Many cults demand a degree of performative asceticism and quite a few of them find virtue in the simplicity of a more natural, supposedly prelapsarian past, which, luckily for them, they never had to endure. And while many of those preoccupied by climate change, whether out of genuine scientific concern or cynical self-interest, are perfectly rational (even if the same cannot always be said for their conclusions), some climate warriors exhibit behavioral characteristics more akin to those of medieval flagellants or, in their more light-hearted moments, back-to-nature types in the early 20th century, wearing shorts, eating nuts, and (shudder) “hiking.”
“One sometimes gets the impression that the mere words ‘Socialism’ and ‘Communism’ draw towards them with magnetic force every fruit juice drinker, nudist, sandal-wearer, sex-maniac, Quaker, ‘Nature Cure’ quack, pacifist…”
Replace (to the extent it’s necessary) “Socialism” and “Communism” with certain strains of environmentalism, and, well . . .
Flip over to the Boston Review and check out an article by David McDermott Hughes, Professor of Anthropology at Rutgers University, entitled “To Save the Climate, Give Up the Demand for Constant Electricity” (my emphasis added):
So just how critical is continuity, then? And critical for whom? The U.S. grid sends 30 percent of its electricity to residences. As of 2017, 63 percent of those were single-unit, detached dwellings. Under Hawken’s plan in Drawdown, these houses will require battery farms and high-tension lines, and until they get them, they will probably draw power from natural gas at night. Thus, each household demanding continuous electricity marginally exacerbates the climate crisis. Perhaps, then, it is critical that we not store energy for these houses. At least, we should not do so in a way that hobbles the transition away from fossil fuels. We ought to consider waiting a few years for storage—enduring much more than six hours of downtime every year—for the sake of transitioning more rapidly away from fossil fuels…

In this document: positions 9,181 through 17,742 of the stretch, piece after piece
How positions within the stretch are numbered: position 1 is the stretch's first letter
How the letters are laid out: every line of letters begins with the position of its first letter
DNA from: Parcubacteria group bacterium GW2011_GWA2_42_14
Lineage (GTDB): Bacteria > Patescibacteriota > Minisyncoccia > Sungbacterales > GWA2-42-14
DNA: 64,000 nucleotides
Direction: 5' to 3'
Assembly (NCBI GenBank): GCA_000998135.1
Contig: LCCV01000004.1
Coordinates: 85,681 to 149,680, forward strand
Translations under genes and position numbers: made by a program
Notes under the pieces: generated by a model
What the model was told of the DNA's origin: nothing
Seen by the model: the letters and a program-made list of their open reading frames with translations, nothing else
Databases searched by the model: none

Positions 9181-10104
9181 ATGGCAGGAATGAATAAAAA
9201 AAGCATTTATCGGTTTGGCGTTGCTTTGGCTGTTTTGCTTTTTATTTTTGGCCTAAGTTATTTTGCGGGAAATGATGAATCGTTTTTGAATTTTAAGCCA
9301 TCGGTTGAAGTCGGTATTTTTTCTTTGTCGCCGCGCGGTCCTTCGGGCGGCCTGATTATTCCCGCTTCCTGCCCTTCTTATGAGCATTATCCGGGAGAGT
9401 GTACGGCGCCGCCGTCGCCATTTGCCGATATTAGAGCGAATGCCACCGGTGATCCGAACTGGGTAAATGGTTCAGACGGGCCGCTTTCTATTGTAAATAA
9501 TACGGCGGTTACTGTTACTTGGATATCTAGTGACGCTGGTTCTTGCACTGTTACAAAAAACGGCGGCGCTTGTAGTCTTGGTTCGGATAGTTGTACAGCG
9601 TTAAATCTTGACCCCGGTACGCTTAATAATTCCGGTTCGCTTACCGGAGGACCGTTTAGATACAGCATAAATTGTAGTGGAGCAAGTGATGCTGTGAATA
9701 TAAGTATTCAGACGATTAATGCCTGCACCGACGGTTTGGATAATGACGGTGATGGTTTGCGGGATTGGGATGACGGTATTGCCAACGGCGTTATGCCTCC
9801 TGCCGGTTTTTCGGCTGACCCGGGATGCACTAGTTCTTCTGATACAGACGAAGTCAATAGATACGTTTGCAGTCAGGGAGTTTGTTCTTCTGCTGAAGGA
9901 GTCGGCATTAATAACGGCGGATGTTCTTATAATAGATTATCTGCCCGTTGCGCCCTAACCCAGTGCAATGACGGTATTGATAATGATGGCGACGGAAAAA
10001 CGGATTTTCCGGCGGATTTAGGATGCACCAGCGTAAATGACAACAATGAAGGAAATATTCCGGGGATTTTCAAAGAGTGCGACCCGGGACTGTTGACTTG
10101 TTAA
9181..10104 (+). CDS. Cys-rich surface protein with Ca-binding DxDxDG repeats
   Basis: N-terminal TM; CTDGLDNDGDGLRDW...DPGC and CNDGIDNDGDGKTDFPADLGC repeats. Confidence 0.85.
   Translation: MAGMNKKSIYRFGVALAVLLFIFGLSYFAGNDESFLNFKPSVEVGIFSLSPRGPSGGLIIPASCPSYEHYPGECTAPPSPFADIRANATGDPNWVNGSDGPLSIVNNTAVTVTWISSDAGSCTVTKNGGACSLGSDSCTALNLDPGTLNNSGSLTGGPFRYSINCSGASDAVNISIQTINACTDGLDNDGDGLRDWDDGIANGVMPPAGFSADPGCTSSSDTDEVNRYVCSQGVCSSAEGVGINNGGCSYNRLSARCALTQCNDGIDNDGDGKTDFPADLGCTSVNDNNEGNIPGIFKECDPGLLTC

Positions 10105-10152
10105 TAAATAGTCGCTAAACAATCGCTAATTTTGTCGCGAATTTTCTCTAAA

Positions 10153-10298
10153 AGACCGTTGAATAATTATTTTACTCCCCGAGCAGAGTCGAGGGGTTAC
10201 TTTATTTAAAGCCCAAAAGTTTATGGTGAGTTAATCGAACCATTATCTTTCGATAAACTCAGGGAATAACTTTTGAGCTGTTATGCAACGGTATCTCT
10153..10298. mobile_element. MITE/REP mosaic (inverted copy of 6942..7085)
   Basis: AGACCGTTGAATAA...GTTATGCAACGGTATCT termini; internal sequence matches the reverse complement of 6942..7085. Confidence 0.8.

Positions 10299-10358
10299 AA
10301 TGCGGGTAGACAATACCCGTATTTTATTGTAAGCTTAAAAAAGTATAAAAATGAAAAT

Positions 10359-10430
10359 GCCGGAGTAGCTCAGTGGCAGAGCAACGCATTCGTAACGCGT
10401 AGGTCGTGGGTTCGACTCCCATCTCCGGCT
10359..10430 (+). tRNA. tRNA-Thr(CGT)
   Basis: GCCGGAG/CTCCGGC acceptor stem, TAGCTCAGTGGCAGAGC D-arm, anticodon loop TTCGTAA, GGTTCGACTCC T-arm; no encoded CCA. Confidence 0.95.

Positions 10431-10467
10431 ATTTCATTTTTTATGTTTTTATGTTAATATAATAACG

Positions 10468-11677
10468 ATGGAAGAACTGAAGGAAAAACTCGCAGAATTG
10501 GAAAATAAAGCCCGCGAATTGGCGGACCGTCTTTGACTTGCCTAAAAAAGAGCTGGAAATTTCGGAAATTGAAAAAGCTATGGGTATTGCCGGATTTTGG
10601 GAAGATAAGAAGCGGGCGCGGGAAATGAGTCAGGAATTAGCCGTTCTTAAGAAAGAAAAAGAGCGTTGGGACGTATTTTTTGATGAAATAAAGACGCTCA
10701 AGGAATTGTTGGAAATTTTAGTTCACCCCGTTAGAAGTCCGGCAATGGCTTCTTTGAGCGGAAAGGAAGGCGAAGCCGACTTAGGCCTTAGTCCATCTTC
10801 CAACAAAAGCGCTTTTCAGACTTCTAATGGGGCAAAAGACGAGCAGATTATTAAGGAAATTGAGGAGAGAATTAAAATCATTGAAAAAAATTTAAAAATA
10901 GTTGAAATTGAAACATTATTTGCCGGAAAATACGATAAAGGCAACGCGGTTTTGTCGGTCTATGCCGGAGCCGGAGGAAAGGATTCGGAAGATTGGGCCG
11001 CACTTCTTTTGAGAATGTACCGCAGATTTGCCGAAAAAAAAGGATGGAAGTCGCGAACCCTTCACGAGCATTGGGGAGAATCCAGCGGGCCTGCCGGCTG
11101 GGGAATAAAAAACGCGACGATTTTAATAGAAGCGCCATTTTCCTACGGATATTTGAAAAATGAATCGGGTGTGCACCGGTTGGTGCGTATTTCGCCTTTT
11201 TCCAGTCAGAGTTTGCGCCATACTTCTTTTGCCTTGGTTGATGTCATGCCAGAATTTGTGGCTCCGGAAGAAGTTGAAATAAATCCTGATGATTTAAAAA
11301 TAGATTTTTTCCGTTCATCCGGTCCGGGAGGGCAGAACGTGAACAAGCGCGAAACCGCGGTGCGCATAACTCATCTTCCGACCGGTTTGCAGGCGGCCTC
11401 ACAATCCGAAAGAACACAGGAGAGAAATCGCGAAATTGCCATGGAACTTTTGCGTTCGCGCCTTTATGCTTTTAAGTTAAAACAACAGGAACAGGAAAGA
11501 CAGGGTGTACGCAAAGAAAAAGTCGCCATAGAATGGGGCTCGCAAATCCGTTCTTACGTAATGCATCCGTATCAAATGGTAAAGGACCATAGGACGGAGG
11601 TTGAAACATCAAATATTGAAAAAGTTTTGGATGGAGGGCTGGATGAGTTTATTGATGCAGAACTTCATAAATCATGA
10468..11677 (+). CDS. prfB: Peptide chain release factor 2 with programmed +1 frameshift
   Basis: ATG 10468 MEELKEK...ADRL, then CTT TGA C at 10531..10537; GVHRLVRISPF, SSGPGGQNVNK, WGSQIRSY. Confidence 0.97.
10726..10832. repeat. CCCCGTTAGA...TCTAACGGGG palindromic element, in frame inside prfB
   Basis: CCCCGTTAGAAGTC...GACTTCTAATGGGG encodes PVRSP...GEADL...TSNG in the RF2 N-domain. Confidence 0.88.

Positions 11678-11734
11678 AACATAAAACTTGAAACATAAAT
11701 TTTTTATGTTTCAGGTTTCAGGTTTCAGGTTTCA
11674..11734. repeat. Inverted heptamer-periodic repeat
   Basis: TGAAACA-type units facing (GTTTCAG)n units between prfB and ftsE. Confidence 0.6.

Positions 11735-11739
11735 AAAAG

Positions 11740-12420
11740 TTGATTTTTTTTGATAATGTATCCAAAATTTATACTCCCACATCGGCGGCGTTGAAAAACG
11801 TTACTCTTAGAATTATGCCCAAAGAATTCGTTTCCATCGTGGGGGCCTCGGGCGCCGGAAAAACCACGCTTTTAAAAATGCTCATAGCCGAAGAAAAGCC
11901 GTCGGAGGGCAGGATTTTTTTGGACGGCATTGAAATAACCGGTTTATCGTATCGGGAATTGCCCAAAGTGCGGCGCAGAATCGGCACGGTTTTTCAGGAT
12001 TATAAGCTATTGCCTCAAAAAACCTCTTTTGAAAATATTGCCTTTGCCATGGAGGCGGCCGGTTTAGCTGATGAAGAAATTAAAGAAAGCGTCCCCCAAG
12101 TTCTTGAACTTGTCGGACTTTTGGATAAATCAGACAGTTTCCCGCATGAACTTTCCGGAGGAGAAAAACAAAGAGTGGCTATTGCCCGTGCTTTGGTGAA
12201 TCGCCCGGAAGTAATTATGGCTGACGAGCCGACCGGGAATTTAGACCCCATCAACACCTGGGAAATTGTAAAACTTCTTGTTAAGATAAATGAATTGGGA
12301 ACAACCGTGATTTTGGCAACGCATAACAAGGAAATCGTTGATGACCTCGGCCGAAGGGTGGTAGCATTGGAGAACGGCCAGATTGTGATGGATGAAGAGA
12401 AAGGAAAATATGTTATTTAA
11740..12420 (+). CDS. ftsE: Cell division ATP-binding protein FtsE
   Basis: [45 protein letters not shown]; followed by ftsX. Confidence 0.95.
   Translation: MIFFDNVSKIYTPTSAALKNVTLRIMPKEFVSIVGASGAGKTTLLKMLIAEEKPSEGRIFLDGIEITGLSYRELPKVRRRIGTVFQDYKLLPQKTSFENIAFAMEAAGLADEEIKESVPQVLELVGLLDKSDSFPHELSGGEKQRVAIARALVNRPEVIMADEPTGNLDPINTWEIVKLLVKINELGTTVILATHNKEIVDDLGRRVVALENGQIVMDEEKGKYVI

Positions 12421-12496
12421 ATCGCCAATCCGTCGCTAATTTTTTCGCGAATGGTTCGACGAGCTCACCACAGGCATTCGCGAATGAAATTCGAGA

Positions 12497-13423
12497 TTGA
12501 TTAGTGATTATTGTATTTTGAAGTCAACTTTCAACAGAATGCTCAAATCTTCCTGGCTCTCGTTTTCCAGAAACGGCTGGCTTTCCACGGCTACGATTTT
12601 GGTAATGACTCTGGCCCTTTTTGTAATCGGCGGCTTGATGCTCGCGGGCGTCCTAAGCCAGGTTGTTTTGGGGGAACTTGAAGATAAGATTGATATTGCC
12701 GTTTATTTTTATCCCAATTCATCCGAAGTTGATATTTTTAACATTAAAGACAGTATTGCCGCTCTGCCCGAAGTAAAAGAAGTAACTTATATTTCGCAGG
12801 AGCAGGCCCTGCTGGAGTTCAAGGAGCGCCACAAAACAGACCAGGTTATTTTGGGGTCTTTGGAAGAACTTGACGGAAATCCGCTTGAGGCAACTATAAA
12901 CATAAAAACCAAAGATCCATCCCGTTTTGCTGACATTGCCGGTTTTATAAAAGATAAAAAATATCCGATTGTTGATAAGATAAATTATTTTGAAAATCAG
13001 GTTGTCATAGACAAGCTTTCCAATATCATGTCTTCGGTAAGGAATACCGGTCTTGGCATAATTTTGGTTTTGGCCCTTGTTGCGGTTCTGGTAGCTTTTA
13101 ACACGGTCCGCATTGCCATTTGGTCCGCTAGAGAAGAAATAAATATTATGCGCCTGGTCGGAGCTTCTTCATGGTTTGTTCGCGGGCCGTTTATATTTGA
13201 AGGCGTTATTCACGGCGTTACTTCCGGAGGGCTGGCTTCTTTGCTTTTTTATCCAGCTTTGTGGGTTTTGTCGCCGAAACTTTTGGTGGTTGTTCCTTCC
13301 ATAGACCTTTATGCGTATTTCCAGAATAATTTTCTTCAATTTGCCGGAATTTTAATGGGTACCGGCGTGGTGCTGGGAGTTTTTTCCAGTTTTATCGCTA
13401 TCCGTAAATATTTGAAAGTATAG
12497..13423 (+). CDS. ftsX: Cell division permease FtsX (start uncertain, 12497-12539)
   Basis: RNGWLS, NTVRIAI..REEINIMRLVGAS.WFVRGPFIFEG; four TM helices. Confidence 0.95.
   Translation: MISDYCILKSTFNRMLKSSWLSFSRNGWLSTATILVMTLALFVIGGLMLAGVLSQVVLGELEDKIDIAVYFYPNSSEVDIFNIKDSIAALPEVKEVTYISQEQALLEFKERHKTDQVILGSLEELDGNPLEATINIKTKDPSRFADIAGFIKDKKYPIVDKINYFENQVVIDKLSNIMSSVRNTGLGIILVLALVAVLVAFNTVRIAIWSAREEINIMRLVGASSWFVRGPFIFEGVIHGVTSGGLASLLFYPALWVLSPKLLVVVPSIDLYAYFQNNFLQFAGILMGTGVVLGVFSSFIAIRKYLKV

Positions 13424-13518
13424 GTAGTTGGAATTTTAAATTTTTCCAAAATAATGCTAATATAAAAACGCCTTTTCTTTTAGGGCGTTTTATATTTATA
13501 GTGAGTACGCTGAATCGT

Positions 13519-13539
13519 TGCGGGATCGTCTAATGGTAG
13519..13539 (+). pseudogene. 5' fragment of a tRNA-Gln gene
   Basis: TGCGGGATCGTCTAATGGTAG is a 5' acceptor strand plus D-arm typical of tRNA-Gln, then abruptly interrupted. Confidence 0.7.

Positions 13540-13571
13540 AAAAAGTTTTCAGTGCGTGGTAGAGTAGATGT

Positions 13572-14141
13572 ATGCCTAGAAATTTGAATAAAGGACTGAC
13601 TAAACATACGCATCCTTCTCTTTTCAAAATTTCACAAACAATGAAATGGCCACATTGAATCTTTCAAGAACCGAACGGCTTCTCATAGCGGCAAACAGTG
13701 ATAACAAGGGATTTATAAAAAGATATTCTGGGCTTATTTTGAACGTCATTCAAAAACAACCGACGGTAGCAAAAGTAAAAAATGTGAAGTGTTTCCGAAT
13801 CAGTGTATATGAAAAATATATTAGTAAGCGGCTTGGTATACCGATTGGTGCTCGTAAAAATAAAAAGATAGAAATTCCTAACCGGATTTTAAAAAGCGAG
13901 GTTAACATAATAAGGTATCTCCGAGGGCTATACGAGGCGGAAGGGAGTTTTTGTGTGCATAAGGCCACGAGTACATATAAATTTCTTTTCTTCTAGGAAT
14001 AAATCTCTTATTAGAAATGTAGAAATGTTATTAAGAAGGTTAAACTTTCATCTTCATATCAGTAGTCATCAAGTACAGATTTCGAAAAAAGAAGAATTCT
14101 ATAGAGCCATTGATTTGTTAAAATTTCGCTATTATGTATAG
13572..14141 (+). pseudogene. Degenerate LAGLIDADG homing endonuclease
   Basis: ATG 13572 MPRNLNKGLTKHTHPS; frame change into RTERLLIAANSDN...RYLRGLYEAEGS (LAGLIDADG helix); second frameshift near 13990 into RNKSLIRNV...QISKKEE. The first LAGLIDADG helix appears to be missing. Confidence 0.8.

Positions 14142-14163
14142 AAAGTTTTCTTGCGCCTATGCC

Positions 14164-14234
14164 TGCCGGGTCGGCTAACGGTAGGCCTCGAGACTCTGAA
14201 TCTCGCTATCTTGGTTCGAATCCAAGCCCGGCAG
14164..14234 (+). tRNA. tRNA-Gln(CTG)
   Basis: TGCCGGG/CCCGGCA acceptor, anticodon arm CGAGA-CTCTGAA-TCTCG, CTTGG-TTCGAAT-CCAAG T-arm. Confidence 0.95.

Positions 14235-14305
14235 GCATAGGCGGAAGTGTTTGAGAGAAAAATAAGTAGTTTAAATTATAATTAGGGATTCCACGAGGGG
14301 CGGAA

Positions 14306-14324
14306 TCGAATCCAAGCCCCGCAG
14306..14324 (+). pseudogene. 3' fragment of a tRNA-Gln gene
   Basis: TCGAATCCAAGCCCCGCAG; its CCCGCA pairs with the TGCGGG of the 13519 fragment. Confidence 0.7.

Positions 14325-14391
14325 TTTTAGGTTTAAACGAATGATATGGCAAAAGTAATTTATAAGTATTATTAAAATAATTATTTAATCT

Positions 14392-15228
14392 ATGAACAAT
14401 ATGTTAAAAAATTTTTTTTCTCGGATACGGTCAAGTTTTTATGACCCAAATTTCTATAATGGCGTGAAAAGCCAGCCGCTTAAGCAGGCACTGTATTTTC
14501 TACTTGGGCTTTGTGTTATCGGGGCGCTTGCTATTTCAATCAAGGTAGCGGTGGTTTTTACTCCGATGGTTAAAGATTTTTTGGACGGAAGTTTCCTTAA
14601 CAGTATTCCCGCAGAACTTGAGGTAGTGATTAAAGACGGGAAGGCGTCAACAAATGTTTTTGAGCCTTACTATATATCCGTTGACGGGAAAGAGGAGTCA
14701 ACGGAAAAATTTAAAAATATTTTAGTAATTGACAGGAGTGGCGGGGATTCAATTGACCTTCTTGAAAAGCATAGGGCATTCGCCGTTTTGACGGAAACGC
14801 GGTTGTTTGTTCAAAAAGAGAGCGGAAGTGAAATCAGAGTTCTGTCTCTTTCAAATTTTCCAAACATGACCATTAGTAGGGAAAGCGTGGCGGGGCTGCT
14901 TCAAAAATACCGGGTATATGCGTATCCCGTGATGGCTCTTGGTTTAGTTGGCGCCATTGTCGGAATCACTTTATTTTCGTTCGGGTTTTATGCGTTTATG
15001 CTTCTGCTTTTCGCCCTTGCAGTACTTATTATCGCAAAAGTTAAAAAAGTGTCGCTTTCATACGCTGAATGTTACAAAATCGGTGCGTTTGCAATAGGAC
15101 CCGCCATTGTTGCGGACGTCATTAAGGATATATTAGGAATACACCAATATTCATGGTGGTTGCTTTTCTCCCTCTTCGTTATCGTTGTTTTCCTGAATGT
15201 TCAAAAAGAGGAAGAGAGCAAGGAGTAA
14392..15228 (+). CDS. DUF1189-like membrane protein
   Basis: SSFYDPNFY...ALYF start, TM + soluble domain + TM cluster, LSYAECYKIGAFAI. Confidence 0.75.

COVID-19 has forced almost all white-collar workers to telecommute. Thanks to Zoom, meetings have dispersed from the conference room to bedrooms and kitchens. Business continuity now requires uninterrupted electricity in millions of households. For the moment at least, the economy and the family run on the same circuit, and we would seem to need continuity now more than ever. Today’s viral interruption, however, may actually teach us how to live with intermittency…
We will certainly need to be taught. In 2014 the German grid—6 percent of it working on solar energy—only scraped through an eclipse by drawing on other sources of electricity from neighboring countries.
“We will certainly need to be taught.”
The language of authoritarianism and the language of climate-change campaigners overlap just a little too often for comfort.
Meanwhile, as a reminder, Angela Merkel’s Energiewende, a policy shift away from nuclear energy and towards renewables, driven by political panic and Green pressure has been underway for years, at enormous cost to the consumer and to industry. It hasn’t worked out too well.
Note also the way that McDermott Hughes refers to the teaching moment that the “viral interruption” can provide. He is, of course, not the only climate warrior to believe that the current regime could be a useful precedent.